Yes, there is systemic racism in America. The only people who deny this are those who also think gayness is a sickness and the poor are that way because they don’t work hard enough. And of course Donald J. Trump, who sees rapists and murderers hiding in the crowds of Hispanic refugees, terrorists among Muslim refugees, and good people among Scandinavians and Western Europeans wishing to immigrate.
There is systemic racism all over the globe and always has been. Phillip and Alexander of the Macedon Empire felt that Asians needed a dose of true civilization imposed on them for their own good. Today, Han Chinese look down on their 55+ minorities, Azerbaijanis find Armenians to be pathetic, and the Romani people (i.e. gypsies) are unwanted everywhere — even in homeland Romania.
It seems to be a human thing to be clannish and prejudiced about those who do not share a culture that includes language and customary rituals.
Then there is behavior/appearance as a trigger. I came to recently much dislike a Black man seated near me at Coffee Talk in Kaimuki. Nothing to do with his skin color. It was about his boom box playing at full volume a rapper whose every other word seemed to be m*****f*****r. Would I have been happier with a white guy playing some harmless hip hop? Was it also the Black man’s corn-row hair do?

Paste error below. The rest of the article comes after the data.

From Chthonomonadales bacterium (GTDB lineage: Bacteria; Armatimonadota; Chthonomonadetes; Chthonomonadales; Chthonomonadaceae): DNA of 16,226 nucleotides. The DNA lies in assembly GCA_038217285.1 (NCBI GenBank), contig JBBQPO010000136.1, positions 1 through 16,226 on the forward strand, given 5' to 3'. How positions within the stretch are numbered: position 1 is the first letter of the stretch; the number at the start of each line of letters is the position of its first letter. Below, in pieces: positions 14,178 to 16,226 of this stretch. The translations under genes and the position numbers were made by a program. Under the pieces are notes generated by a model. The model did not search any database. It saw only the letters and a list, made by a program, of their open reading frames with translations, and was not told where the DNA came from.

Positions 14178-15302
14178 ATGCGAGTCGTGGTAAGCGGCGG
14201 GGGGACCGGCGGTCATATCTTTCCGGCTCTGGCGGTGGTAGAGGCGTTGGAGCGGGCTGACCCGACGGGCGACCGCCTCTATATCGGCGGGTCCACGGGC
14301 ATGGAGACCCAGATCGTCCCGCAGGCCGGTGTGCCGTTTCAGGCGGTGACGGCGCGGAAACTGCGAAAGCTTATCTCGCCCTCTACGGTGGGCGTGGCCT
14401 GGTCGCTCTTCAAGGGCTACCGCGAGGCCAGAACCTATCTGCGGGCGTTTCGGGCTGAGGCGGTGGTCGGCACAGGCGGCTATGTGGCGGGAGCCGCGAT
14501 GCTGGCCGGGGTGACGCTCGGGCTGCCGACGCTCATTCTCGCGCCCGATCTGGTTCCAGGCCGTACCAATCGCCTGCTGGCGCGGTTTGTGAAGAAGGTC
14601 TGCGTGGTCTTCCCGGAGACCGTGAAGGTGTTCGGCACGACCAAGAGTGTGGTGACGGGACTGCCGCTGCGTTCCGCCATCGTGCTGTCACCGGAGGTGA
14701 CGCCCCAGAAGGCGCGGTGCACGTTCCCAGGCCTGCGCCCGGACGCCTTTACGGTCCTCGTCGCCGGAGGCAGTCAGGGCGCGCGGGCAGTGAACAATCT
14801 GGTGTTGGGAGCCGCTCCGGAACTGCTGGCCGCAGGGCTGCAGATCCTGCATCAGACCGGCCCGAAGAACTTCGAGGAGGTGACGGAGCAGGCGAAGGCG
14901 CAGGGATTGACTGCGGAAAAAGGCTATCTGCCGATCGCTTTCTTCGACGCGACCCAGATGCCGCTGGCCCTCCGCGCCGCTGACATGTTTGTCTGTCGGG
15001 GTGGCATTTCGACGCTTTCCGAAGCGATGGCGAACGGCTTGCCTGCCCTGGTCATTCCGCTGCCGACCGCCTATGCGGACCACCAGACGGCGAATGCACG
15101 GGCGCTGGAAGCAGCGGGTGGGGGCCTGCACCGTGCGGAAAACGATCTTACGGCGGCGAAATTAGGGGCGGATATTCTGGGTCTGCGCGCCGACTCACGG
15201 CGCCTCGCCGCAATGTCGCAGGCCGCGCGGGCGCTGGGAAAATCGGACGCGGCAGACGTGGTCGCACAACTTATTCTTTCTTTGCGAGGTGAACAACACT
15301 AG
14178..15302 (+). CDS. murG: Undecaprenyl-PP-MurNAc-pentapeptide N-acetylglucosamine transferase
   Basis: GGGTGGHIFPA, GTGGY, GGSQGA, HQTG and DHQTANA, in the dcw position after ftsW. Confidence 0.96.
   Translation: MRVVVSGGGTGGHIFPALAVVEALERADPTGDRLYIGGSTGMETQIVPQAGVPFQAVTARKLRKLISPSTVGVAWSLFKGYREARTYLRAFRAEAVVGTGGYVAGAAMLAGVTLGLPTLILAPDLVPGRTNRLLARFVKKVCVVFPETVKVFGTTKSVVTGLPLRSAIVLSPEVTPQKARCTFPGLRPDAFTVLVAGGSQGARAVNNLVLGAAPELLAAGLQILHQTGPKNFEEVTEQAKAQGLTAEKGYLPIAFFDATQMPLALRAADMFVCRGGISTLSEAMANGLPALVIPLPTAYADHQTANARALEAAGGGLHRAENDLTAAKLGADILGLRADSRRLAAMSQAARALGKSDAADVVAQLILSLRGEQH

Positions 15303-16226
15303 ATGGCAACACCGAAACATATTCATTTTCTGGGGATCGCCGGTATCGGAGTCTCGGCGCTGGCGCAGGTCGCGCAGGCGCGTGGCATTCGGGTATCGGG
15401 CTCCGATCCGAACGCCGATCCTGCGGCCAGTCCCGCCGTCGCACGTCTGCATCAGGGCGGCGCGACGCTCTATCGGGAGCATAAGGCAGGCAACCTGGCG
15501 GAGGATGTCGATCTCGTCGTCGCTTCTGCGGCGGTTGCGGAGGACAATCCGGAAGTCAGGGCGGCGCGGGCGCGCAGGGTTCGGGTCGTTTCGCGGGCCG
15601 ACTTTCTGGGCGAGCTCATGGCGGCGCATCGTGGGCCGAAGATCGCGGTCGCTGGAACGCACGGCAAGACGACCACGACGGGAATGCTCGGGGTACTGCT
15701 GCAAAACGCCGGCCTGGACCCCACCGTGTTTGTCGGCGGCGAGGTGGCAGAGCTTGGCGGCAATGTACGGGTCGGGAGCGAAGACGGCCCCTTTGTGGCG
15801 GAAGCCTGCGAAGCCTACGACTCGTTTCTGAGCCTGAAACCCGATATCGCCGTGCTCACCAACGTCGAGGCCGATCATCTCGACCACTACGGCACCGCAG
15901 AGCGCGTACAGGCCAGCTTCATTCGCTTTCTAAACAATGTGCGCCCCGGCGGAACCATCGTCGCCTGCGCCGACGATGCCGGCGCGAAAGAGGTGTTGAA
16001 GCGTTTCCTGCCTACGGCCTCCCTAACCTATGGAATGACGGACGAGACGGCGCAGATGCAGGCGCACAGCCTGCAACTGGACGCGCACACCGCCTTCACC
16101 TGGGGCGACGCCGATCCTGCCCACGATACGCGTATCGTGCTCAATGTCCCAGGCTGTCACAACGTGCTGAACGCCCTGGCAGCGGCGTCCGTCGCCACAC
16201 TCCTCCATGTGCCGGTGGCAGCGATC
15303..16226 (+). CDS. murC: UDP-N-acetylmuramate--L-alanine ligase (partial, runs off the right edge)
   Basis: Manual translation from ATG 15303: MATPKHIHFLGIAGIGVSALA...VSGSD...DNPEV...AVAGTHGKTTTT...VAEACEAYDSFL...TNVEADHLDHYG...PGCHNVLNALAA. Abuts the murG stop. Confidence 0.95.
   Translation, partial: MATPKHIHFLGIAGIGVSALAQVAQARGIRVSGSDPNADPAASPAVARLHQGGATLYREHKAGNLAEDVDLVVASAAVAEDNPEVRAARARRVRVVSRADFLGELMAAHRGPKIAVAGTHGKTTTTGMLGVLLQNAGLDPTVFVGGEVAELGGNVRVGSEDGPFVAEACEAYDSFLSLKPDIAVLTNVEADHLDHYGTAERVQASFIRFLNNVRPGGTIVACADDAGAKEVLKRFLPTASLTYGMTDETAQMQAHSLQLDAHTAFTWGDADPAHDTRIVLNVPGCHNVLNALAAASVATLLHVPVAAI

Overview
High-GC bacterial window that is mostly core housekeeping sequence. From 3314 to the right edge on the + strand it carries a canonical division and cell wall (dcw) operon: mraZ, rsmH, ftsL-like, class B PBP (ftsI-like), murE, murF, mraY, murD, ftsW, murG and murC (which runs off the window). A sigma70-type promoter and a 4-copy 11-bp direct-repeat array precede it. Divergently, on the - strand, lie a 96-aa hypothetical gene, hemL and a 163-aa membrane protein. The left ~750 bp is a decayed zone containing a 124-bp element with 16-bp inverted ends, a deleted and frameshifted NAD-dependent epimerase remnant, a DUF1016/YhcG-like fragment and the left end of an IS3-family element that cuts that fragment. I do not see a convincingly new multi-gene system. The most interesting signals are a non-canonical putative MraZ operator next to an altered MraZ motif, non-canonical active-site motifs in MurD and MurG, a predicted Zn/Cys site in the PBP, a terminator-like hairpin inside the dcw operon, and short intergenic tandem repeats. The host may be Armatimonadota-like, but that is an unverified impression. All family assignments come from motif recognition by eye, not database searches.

I think we also have some residual racism in our reactions to how people dress, too. Pants worn down below the butt. Non-conformist shirts. Hats and caps. White people tend to judge Black and Hispanic peoples’ dress codes as weird.
Why so many people want to deny systemic racism in America puzzles me. It’s painted large in the Indian Trail of Tears and the Tulsa Race Massacre. It’s the real reasoning behind the Border Wall project. That’s not about Mexicans and other Hispanics stealing jobs. It’s about the fear that Hispanics will out-populate whites in a few years as their reproductive cycle beats ours. The ban on Middle East immigrants isn’t a fear of bombers but one of an Islamic presence challenging our Christian heritage. We don’t want to be France.
There was a typical incident recently in Pittsburgh. The Brazilian wife of the state’s lieutenant governor was in a grocery store and a white woman called her the “n” word and told her “you don’t belong here.” Yes, just one incident but one of the many we read about almost daily somewhere in America.
Why is that, exactly?
Maybe, in America, it is something the academic Robin Diangelo wrote about in her book White Fragility. Western individualism. “Individualism holds that we are each unique and stand apart from others, even those within our social groups.”
And “the racial ideology that circulates in the United States rationalizes racial hierarchies as the outcome of a natural order resulting wither from genetics or individual effort or talent. Those who don’t succeed [poor Blacks, Hispanics, etc.] are just not as naturally capable, deserving or hardworking.”
And Charles Mills in The Racial Contract says that white supremacy, far from being a myth, is actually “the unnamed political system that has made the modern world what it is today.”
In other words, systemic racism has been around for a long, long time.
Denying its existence in this country just protects racial inequality.
We need to own up to it individually, even if our leaders will not.
I encourage your thoughtful comments.